28 April 2006

The House That George Destroyed

Is there any point in pretending that America's Pastime is actual sport any longer? Or that the once venerable institution is worth protecting or honoring? Certainly, Yankees owner George Steinbrenner—surely one of the most execrable vulgarians in an industry pretty much stinking with execrable vulgarians—doesn't think so.

Why else would he be tearing down the most beautiful and storied baseball stadium in America, the so-called House That Ruth Built? Dumb old New York City—like every other dumb burg before it that found itself enslaved to the capricious demands of greedhead sports team owners—gave Georgie Porgie the go ahead to rip apart one of the city's most famous landmarks, and one of the Bronx's only reasons for living, so he could build a newer, brighter monument to capitalism, in which baseballs players will just happen to play a game or two from time to time. As historian Glenn Stout, author of Yankee Century, recently stated: "Today's ballpark is not a place to play baseball—that's completely secondary. It's just a delivery system for food, beverage and memorabilia, and a facility for business—luxury boxes and really expensive seats. The ballplayers are the equivalent of strippers on the stage to get people inside to pay extravagant cover charges and $20 for a light beer."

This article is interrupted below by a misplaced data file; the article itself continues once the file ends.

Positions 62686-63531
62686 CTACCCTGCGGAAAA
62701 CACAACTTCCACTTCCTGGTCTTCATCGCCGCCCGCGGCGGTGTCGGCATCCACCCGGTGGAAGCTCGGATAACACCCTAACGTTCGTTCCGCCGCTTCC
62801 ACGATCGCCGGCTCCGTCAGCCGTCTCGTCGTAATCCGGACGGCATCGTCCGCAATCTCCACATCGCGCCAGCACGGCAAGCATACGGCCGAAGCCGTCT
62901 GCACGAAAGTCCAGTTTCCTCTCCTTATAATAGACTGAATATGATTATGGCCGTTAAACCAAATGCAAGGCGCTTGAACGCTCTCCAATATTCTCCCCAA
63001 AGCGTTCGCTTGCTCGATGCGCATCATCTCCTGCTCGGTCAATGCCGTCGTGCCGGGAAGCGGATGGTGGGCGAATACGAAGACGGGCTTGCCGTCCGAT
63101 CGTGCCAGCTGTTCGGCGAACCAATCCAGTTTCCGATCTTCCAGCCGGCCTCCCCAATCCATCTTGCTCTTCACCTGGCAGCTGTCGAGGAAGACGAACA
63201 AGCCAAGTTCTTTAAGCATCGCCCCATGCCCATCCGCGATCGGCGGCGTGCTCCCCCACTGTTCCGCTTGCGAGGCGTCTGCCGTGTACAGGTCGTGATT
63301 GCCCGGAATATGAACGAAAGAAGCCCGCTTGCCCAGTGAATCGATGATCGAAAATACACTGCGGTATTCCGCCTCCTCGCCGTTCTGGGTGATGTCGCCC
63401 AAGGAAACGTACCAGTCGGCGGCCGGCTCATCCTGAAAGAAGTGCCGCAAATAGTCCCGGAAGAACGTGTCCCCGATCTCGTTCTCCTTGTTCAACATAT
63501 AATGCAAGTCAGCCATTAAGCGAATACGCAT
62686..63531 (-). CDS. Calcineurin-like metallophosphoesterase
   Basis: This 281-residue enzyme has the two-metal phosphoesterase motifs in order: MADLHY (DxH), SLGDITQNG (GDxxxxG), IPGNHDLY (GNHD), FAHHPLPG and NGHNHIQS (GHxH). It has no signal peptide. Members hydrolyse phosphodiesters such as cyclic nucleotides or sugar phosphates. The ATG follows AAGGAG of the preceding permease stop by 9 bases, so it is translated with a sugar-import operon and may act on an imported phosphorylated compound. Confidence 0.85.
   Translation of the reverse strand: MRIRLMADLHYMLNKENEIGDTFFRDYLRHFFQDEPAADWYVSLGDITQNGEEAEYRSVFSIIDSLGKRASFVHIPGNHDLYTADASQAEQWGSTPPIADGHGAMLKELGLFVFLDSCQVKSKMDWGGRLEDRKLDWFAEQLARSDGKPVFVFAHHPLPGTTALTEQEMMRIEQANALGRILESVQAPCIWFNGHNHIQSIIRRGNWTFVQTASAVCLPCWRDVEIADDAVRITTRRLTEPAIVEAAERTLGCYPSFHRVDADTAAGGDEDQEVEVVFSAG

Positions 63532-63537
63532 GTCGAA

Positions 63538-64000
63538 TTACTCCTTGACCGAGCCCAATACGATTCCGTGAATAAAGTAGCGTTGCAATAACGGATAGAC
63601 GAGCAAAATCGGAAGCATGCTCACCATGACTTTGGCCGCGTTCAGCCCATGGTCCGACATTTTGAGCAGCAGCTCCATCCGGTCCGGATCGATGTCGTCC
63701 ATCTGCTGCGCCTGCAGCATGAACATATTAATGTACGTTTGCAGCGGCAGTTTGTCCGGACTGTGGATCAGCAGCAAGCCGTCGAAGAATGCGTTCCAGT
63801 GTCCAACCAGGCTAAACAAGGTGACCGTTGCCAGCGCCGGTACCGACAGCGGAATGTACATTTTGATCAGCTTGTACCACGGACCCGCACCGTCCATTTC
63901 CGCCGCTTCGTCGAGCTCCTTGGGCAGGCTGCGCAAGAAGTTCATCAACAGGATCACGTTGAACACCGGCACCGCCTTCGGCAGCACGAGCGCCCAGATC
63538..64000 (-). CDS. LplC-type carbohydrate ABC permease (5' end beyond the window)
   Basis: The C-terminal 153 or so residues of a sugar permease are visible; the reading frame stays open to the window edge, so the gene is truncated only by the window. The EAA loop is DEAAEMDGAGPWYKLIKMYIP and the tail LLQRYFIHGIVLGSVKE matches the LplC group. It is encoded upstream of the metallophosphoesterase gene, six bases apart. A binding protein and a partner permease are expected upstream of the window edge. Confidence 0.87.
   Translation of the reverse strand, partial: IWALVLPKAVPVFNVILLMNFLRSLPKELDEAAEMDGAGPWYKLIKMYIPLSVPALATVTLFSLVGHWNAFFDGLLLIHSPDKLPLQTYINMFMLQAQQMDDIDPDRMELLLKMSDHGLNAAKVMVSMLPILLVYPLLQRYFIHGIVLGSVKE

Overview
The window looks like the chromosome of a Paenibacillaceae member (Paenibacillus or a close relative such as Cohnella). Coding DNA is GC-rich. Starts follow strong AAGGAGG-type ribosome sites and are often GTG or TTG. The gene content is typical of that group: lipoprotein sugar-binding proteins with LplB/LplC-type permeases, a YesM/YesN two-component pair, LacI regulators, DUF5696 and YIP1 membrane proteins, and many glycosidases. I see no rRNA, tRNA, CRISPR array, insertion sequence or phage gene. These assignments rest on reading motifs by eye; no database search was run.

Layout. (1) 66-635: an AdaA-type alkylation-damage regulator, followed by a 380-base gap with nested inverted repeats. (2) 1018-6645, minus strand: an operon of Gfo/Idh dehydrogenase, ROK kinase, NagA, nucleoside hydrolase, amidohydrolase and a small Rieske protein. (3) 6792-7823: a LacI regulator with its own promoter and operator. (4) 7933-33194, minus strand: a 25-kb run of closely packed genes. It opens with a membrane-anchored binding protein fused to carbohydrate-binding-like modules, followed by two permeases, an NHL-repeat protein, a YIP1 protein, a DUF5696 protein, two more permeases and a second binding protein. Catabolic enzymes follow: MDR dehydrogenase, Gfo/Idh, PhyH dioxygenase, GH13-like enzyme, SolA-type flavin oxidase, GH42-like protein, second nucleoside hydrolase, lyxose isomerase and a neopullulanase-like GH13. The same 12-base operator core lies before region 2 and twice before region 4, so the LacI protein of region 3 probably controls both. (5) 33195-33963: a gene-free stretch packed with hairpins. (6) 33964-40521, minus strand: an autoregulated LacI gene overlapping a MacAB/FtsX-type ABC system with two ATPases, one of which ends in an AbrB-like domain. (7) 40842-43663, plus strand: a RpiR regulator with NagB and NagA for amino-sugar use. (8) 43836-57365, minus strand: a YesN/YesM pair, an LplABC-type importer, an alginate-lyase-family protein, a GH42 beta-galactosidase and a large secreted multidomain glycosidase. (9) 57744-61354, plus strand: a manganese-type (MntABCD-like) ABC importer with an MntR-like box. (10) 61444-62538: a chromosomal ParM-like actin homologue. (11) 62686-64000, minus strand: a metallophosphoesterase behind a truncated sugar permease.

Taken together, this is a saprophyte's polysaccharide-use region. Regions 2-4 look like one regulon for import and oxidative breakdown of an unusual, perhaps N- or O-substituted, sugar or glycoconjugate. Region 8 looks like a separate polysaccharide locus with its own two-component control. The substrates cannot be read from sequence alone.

An ugly comparison, but sadly an accurate one. These corporate palaces deserve revolting names like 3M Stadium. There's no reason to call them anything prettier.
One most detail to make the deal just that much more repulsive: Georgie will be cutting down a few hundred mature trees to build his charmless new cash box. May the wood soon be used to line his chrome-plated coffin.

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